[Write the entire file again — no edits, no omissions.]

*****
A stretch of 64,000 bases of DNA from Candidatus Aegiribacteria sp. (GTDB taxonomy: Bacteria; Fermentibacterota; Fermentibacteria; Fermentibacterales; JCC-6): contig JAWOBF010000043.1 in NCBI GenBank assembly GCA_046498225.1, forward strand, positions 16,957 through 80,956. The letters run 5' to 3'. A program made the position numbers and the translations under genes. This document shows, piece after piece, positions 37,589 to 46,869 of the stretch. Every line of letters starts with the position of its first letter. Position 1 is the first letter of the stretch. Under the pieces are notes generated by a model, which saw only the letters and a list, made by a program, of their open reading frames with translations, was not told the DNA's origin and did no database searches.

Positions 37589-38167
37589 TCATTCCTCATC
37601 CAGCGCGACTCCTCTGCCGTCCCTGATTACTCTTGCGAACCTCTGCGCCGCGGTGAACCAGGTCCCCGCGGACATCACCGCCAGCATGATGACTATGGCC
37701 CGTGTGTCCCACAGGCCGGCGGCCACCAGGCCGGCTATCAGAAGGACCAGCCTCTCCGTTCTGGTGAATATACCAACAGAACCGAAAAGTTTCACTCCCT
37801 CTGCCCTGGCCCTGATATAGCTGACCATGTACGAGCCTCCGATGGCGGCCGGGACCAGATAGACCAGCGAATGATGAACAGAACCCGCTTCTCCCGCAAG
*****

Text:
A stretch of 64,000 bases of DNA from Candidatus Aegiribacteria sp. (GTDB taxonomy: Bacteria; Fermentibacterota; Fermentibacteria; Fermentibacterales; JCC-6): contig JAWOBF010000043.1 in NCBI GenBank assembly GCA_046498225.1, forward strand, positions 16,957 through 80,956. The letters run 5' to 3'. A program made the position numbers and the translations under genes. This document shows, piece after piece, positions 37,589 to 46,869 of the stretch. Every line of letters starts with the position of its first letter. Position 1 is the first letter of the stretch. Under the pieces are notes generated by a model, which saw only the letters and a list, made by a program, of their open reading frames with translations, was not told the DNA's origin and did no database searches.

Positions 37589-38167
37589 TCATTCCTCATC
37601 CAGCGCGACTCCTCTGCCGTCCCTGATTACTCTTGCGAACCTCTGCGCCGCGGTGAACCAGGTCCCCGCGGACATCACCGCCAGCATGATGACTATGGCC
37701 CGTGTGTCCCACAGGCCGGCGGCCACCAGGCCGGCTATCAGAAGGACCAGCCTCTCCGTTCTGGTGAATATACCAACAGAACCGAAAAGTTTCACTCCCT
37801 CTGCCCTGGCCCTGATATAGCTGACCATGTACGAGCCTCCGATGGCGGCCGGGACCAGATAGACCAGCGAATGATGAACAGAACCCGCTTCTCCCGCAAG